Over the course of the last two weeks I have heard many stories of wonderful holiday trips. Today, most of these trips are so called ‘road trips’, carried out by car, yet in the past, many holiday makers would have travelled by train. One of the most popular routes was that between Sydney and Newcastle, a route with a fascinating history. This week, the past present focusses on the history of just one section – the Woy Woy Tunel.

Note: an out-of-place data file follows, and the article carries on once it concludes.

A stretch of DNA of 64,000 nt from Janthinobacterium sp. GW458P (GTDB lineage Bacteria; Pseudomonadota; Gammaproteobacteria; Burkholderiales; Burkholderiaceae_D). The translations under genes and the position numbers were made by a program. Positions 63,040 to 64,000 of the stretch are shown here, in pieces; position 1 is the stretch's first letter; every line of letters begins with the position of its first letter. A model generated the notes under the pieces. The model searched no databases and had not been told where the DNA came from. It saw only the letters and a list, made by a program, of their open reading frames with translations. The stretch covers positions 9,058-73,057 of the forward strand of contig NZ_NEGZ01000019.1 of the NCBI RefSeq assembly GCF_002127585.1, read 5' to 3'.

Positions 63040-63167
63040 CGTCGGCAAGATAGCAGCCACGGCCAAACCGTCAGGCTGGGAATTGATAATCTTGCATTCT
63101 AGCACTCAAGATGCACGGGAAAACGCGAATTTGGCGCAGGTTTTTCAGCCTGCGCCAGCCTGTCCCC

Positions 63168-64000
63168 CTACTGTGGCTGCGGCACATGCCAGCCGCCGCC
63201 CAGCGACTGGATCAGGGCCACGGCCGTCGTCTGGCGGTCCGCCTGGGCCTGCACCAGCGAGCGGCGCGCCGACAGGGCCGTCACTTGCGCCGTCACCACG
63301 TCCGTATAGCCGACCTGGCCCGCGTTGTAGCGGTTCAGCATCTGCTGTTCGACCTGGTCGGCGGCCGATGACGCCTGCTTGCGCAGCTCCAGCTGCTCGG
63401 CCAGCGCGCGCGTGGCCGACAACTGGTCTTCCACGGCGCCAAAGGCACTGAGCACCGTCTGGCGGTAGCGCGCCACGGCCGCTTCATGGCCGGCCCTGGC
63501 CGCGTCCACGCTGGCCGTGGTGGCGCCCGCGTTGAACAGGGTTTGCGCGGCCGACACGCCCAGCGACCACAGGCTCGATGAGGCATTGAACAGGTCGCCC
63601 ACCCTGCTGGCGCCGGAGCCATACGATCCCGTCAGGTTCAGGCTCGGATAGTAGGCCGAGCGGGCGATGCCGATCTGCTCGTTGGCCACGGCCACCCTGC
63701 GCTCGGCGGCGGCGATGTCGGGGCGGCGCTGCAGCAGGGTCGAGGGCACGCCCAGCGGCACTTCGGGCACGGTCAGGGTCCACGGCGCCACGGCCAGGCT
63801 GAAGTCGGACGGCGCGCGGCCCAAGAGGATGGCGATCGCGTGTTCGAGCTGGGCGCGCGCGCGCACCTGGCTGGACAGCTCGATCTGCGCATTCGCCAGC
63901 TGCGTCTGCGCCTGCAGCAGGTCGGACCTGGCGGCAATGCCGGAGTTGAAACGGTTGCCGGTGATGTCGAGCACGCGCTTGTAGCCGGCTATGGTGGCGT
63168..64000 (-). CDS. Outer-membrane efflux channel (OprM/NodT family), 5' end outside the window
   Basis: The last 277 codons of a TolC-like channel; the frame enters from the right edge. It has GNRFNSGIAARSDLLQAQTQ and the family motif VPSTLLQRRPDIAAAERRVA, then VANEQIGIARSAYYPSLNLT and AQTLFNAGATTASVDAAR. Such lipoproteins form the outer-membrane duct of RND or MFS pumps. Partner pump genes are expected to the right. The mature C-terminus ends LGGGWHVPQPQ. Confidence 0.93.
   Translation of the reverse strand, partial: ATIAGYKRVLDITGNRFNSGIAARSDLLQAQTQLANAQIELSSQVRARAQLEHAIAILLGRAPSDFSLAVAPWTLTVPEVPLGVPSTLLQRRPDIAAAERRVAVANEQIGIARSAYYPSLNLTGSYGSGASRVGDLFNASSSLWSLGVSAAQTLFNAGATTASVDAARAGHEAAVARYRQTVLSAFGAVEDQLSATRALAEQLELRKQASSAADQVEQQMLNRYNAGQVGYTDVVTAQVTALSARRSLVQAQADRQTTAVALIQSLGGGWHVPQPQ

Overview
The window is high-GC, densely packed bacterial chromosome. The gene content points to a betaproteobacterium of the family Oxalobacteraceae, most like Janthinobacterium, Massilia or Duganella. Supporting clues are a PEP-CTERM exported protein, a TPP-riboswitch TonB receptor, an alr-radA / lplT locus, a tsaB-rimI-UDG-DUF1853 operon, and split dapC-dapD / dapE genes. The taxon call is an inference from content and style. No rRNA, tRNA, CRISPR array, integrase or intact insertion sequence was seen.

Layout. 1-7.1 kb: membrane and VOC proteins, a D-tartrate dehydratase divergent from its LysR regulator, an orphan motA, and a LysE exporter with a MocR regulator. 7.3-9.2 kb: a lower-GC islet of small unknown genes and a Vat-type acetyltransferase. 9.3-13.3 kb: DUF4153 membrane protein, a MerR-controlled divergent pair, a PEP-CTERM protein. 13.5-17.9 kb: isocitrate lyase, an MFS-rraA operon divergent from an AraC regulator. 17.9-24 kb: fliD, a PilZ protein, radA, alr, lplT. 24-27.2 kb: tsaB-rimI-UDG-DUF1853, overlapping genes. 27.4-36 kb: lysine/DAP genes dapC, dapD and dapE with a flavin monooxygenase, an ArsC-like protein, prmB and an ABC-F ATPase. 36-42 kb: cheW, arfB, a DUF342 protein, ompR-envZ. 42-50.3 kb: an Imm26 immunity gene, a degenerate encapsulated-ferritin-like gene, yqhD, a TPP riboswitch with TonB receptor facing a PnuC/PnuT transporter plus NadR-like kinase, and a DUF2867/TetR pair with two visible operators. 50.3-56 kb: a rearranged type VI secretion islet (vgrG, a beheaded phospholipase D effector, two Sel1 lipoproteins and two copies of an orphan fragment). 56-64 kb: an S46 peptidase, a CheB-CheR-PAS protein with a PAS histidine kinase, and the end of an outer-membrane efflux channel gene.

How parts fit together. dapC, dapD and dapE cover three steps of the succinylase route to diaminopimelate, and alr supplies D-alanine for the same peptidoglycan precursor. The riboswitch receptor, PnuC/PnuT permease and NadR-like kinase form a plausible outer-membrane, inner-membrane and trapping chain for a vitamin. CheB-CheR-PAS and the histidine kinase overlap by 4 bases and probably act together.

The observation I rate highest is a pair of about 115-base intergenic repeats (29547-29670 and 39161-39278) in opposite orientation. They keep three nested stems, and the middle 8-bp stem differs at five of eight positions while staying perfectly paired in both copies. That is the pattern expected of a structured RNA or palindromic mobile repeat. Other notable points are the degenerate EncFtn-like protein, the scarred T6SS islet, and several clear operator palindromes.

When the Sydney to Newcastle railway line was opened in 1888 and at the time was a major feat of engineering in and of itself, being a line built through difficult and often extremely rugged terrain. Yet the line also contained two specific feats of engineering – the Hawkesbury Railway Bridge and the tunnel at Woy Woy. The tunnel, which is a horseshoe shaped brick construction, was at the time the longest railway tunnel built anywhere in Australia at 1.79 km in length. In addition to the brick, the tunnel was of course cut through bedrock and required massive excavation works, especially as it was built to allow line duplication – despite a second line not being put in on this section of the railway for another 20 years! The construction of the tunnel took four years and required a huge number of workers, who lived in a camp on site. In fact, so many railway workers and their families were housed in the camp that in 1884, the year construction began, a school was even established at the site to cater for the children of the workers. The tunnel was officially opened in 1886, a full 18 months before it was required for the line, but basic works continued at the site until 1888, when the line itself opened.